The body mass index or BMI (a simple index of weight-for-height) is commonly used in classifying overweight and obesity in adult populations and individuals. A person’s weight in kilograms is divided by the square of the height in meters (kg/m2). According to LivLife experts, BMI provides the most useful population-level measure of overweight and obesity for both sexes, ages, roughly in equal terms.
To break things down, the World Health Organization classifies adults with a BMI between 25 and 29.9 as overweight – and an adult who has a BMI of 30 or higher is considered obese. BMI below 18.5 is considered underweight, which means that the ideal BMI benchmark should be between 18.5 to 24.9.
LivLife experts suspect that the risk of chronic disease in populations increases progressively from a BMI of 21 upwards. In a case of children, it is a different case. Children aged 5 to 14 years is challenging – the WHO Child Growth Standards includes BMI charts for infants and young children up to age 5 – childhood obesity is associated with a higher chance of premature death and disability in adulthood.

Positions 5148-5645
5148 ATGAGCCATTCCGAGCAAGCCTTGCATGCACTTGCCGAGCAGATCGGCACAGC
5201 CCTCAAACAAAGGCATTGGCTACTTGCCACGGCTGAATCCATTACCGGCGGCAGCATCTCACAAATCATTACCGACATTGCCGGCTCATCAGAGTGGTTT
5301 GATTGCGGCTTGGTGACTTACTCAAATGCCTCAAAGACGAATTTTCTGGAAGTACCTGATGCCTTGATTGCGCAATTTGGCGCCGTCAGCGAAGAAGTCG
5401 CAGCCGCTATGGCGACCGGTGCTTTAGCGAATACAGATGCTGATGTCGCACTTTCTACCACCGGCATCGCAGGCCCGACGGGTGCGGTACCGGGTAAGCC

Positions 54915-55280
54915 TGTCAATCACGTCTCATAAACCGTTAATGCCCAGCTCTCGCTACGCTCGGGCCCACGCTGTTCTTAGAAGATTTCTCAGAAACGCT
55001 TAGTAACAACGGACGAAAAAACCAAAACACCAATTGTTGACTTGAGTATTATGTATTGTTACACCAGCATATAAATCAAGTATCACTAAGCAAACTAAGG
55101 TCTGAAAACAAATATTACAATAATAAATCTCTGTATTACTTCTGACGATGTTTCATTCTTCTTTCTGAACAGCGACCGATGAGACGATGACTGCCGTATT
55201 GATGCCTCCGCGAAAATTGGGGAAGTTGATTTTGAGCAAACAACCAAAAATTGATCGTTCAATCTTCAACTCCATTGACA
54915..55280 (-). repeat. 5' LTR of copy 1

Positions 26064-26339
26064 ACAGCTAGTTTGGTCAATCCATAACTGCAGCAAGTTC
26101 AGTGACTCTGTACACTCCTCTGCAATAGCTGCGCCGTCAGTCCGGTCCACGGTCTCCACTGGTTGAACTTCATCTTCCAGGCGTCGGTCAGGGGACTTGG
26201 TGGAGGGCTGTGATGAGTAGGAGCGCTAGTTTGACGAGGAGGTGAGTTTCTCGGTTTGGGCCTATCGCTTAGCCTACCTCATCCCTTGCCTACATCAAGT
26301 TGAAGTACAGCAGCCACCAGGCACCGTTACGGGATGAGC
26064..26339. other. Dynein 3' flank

Childhood obesity is associated with a higher chance of premature death and disability in adulthood. Though BMI is used to screen for overweight and obesity in children and teens, BMI is not a diagnostic tool. For example, a child who is relatively heavy may have a high BMI for his or her age. To determine whether the child has excess fat, further assessment would be needed. The further assessment might include skinfold thickness measurements. To determine a counseling strategy, assessments of diet, health, and physical activity are needed.
Other methods of estimating body fat and body fat distribution include measurements of skinfold thickness and waist circumference, calculation of waist-to-hip circumference ratios, and techniques such as ultrasound, computed tomography, and magnetic resonance imaging (MRI).